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John Pratt

Posted on 12 February 2002  - 12:00

Tottenham Hotspur (Spurs) Football Club is located in North London. The club is also known as Spurs. Tottenham's home ground is White Hart Lane. The club motto is Audere est Facere (To dare is to do).

John Pratt reckons he is the most expensive player in Spurs history because, he claims, the club spent so much money trying to replace him.

Time and again during 10 seasons as a first team regular he would be written off, derided by sections of the crowd who unfairly branded him a mere workhorse by comparison with the galaxy of skilful stars around him. But time and again he would be back, as successive managers failed to replace his special brand of midfield steel.

Everybody loves a flair player, a Hoddle, a Gazza or a Ginola, who can change a game with an extravagant sway of the hips or an outrageous cross field pass. But behind every ball player there needs to be an equally fine ball winner and for 10 years, during a period of contrasting fortunes in the 70s, John Pratt dedicated himself to providing our midfield bite.

By his own admission, John was never the most gifted individual but he was a fighter who slogged his way up from playing on Hackney Marshes with the Crown & Manor Boys' Club to become one of the toughest midfield man-markers of his generation who helped Spurs conquer Europe in 1972.

After earlier trials at Portsmouth and a year in Brentford's youth team, John joined Spurs as an amateur in 1963 on the recommendation of Terry Medwin, his former school coach.

A fiercely determined character, whose eyes still carry that steely glint, he explained how he had maximised his potential to star in our cup-winning side of the early-70s.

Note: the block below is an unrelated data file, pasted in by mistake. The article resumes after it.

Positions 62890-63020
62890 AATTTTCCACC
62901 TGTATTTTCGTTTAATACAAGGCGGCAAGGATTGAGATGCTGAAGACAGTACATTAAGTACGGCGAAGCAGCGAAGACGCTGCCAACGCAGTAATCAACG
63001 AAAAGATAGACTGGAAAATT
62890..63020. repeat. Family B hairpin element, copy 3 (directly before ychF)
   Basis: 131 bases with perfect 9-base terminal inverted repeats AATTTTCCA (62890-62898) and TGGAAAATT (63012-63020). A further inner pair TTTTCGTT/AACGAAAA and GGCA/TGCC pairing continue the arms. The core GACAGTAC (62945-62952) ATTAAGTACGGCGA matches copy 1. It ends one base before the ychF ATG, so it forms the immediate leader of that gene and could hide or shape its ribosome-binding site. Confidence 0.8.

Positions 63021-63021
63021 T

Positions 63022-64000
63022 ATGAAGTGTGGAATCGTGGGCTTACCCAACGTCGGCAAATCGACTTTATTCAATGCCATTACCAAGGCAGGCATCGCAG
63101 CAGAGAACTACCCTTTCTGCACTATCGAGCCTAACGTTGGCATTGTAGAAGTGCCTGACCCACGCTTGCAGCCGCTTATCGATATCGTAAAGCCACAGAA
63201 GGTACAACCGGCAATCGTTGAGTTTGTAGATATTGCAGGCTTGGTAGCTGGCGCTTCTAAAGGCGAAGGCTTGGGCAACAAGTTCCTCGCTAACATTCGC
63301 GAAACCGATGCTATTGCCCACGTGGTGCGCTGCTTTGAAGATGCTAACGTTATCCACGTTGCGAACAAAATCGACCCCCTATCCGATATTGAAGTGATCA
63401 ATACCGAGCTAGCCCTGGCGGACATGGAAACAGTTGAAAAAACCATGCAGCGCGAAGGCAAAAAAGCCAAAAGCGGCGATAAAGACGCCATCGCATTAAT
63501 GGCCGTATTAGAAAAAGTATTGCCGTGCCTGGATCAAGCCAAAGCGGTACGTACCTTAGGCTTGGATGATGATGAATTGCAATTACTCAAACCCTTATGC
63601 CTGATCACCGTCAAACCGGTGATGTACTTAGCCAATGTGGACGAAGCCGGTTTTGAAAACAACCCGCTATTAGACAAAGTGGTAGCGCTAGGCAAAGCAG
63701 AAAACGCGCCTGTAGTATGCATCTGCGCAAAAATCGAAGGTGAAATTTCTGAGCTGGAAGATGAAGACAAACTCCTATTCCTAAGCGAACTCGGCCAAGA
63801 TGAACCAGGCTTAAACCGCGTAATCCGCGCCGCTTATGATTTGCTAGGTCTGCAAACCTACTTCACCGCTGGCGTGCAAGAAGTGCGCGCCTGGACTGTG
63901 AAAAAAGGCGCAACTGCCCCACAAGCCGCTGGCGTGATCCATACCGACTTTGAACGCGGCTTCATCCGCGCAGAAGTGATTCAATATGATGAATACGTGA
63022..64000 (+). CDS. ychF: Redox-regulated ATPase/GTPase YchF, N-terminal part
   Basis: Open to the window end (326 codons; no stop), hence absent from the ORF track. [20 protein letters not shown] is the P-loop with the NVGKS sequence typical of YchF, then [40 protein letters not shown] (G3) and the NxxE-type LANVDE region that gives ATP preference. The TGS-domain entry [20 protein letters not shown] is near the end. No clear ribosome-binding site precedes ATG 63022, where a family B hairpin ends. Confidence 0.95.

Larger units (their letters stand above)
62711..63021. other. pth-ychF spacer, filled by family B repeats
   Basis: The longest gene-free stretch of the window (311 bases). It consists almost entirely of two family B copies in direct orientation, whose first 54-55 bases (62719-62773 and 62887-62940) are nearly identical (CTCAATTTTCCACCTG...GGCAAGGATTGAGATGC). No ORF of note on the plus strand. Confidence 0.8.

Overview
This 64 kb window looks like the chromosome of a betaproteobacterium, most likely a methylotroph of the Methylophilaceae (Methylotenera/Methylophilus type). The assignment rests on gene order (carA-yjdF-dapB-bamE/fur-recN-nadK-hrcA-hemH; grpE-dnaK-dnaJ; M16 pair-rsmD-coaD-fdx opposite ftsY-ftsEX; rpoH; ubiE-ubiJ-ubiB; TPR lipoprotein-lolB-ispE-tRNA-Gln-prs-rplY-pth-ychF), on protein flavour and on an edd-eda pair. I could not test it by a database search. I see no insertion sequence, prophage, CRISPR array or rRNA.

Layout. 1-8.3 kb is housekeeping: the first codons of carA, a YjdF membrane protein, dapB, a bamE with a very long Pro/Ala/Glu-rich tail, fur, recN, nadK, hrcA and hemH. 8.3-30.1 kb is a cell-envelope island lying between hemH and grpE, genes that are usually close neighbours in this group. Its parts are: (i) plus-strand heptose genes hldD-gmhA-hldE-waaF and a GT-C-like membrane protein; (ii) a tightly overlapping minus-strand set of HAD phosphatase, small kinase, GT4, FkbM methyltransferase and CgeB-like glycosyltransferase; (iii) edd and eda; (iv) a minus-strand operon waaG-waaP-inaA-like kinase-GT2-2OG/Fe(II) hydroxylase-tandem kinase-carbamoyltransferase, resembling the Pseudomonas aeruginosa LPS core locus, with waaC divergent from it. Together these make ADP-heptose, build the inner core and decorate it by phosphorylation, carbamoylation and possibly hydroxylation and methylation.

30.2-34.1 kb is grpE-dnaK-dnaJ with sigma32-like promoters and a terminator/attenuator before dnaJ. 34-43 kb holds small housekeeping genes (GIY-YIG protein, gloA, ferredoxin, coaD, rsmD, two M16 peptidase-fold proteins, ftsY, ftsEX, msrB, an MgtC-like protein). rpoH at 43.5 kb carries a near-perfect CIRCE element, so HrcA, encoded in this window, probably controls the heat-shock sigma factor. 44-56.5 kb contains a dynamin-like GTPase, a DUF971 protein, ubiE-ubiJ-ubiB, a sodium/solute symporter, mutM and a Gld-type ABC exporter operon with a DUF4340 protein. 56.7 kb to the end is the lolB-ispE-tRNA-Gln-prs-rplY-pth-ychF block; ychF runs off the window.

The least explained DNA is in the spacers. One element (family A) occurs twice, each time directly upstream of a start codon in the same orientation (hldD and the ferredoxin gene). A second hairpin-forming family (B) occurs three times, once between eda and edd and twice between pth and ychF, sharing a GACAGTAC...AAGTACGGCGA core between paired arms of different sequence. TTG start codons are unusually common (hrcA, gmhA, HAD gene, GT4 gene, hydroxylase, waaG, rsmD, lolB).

"My principles were set down by my dad, Albert, and a fella called Dougie Workman at the Crown & Manor," said John, 53, as we talked at his home in Chigwell, a stone's throw from Spurs Lodge.

"My parents had always instilled in me a hard work ethic, there's no substitute for it, and nine times out of 10 you normally get out of something what you put in.

"I played in the FA Youth Cup against West Ham, when the only amateurs were me and another young lad who didn't do too badly for himself - Trevor Brooking.

"West Ham approached me to join them so I asked for an audience with Bill Nicholson. He decided to sign me as a pro on November 19, 1965. It was a massive day in my life and very pleasing for a load of people. Signing for Tottenham, being the club they are, was a great day in the family's history but I was never overawed.

"I always felt I was a diligent trainer, willing to learn and, while I had great respect for other people, I was very determined. My ultimate hero was Dave Mackay but in one of my first training sessions with the first team I was running round the track when Dave goes: 'Steady on Pratty, you don't win medals here'.

"I replied: 'Look, Dave, you're in the first team, but I want to get in it'.

"That was the single-mindedness I had. I've been a winner all my life and always gave my best.

"John's determination was tested to the full when he made his debut at Highbury in 1969 after being called in as an eleventh hour replacement for Mike England. Despite a 1-0 defeat it remains one of his favourite memories, as does his first goal, also against our old enemy, the following season.

"Mike had slipped in the shower that morning and I got called out of the gym to report for the game. I didn't think I'd play, as there were more experienced people around, but about five-to-seven Alan Mullery asked Bill who was playing instead of Mike?

"Bill's gone: 'John Pratt's playing', all matter of fact. He'd forgotten to tell me, though!